I ask if there will be a memorial service. “Tuesday morning,” he tells me. “I suppose everyone will be at work.” Is he worried that people won’t come? For the hundreds of people who came that Tuesday, work would have to wait. The service was almost too much to bear—everyone connected to the same intense vibration of grief; everyone’s heart ripped open; music of all genres—not all of it sad—expressing what words never will. In front, the extended family weeping anew and embracing each person pulled down the aisle to the front to be near them, pulled into their grief like the undertow of the ocean. In front of them, the urn containing Lazaro’s ashes on an altar, sharing space with crosses, flowers, photos, and mementos. And the urn—utterly eerily still—the embodiment of T.S. Eliot’s phrase, “the still point of the turning world,” the mystic calm in all things, meditation, Lazaro’s new realm of gentleness and tranquility.
 
 Lazaro’s sister spoke. I don’t really remember what she said, but I’ll not forget her turning to the urn and playing a song on the clarinet for her brother. High notes, hanging there, unwavering, piercing straight through to Lazaro. I couldn’t breathe. So this is the voice of God, and this young woman His instrument. I thought of the Sufi poet Rumi who wrote that each note of the reed flute is a longing for the reed bed from which it was taken.
 Lazaro’s brother Diego spoke. They were like twins, born so close together. Their minds were as one mind. Of all the people grieving and confused, struggling to keep their hearts open, I wonder about Diego the most, what kind of sense he is making of his brother’s decision to leave him behind with such finality. I don’t remember what Diego said either, only his arms raised up to heaven, holding his brother’s framed picture, kissing it, oblivious to us, declaring to Lazaro, “I love you, brother, I love you, brother.”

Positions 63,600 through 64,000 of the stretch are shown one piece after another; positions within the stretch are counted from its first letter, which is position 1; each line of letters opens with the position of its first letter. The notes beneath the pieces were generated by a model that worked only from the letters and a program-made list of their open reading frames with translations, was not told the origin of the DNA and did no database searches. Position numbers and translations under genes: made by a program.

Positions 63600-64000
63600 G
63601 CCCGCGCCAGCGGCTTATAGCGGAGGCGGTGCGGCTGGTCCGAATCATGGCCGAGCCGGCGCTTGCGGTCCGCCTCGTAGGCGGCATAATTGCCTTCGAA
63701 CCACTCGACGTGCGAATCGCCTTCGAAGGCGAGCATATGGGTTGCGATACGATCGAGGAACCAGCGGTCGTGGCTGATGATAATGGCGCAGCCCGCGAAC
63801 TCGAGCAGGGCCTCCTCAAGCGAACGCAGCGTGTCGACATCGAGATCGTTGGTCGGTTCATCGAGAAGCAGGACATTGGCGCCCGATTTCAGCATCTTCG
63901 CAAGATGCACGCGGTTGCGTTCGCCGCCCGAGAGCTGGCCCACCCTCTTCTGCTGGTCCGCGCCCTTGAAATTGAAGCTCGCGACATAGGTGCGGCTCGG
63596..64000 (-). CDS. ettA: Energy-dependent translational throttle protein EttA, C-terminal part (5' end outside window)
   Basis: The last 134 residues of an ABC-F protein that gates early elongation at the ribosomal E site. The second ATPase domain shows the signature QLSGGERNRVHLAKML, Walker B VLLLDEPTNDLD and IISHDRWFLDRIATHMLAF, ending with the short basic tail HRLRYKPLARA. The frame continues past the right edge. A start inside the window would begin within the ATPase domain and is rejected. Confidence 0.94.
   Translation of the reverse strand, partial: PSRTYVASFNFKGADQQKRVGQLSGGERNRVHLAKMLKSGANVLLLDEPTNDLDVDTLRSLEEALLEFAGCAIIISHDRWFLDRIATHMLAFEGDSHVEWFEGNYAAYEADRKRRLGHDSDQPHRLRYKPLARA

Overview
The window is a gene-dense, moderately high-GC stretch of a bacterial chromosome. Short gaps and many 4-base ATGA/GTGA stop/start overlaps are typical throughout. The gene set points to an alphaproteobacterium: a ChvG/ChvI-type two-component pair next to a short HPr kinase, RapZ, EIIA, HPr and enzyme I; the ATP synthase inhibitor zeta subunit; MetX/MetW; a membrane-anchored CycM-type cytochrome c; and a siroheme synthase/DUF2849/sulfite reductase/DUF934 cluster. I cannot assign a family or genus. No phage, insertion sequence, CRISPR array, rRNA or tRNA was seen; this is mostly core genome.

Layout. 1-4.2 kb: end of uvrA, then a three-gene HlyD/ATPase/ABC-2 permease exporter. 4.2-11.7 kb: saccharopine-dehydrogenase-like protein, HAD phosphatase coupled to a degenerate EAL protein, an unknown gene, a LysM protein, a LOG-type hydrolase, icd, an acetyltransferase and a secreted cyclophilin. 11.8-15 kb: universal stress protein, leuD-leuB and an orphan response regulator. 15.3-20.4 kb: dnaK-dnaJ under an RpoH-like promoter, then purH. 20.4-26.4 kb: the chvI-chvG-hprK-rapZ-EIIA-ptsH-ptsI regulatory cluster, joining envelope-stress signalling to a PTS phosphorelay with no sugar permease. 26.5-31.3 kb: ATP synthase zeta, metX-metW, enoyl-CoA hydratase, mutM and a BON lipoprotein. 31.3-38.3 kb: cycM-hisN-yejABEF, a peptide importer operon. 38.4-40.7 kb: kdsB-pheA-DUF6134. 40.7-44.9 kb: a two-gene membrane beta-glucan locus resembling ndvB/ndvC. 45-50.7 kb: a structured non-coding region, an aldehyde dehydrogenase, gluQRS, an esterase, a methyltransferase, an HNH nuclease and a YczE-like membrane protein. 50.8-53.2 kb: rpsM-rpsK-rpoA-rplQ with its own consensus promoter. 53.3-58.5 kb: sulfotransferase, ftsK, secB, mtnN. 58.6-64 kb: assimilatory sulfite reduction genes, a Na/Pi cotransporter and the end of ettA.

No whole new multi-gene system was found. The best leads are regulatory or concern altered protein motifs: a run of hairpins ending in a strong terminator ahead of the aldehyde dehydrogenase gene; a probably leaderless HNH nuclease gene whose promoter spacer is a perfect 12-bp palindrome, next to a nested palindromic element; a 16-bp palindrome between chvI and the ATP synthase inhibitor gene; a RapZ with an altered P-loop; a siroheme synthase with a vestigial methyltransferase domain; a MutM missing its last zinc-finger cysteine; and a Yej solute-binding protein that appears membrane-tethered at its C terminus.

Then Chuy spoke. “I am… Chuy Martinez…, Lazaro’s… father.” Until then I didn’t know that compassion meant taking on the pain. It was a pain in the heart that required God to be right there in the same place. I don’t remember exactly what Chuy said either. I know he talked about Lazaro, his love for animals, how he would bring home abandoned cats and dogs, how he could communicate with the least of them, the spiders, the iguanas, it didn’t matter, how he would clean out the refrigerator to take food to a homeless man he’d befriended. We were all weeping. A Kleenex box was going around, launched by some angel in the group who could see our noses dripping onto our black silk dresses. He ended by speaking to all the fathers. “Fathers,” he said. “Love your children. No matter what they do. Love them. For in loving there is healing.”
 
 Pray. Now Chuy asks us all to pray. All right, but these are special times. The old prayers won’t do. In bygone days Lazaro would not have been diagnosed with clinical depression; he would have been possessed by devils. In these postmodern times, a clinical designation called “bipolar disorder” allows people to shrug and say, “Oh, yeah, I get it,” and relegate Lazaro to the landfill with all other broken bipolars whose deaths by their own anguished hand is now acceptable, even expected. Better to swap the old prayers for blunt directives such as those by author Marianne Williamson: “Dear God, my heart is broken. Send help. Do it now. Amen.” Or simply, “Dear God, please bless the children, mine and all others. Send all darkness away from them.”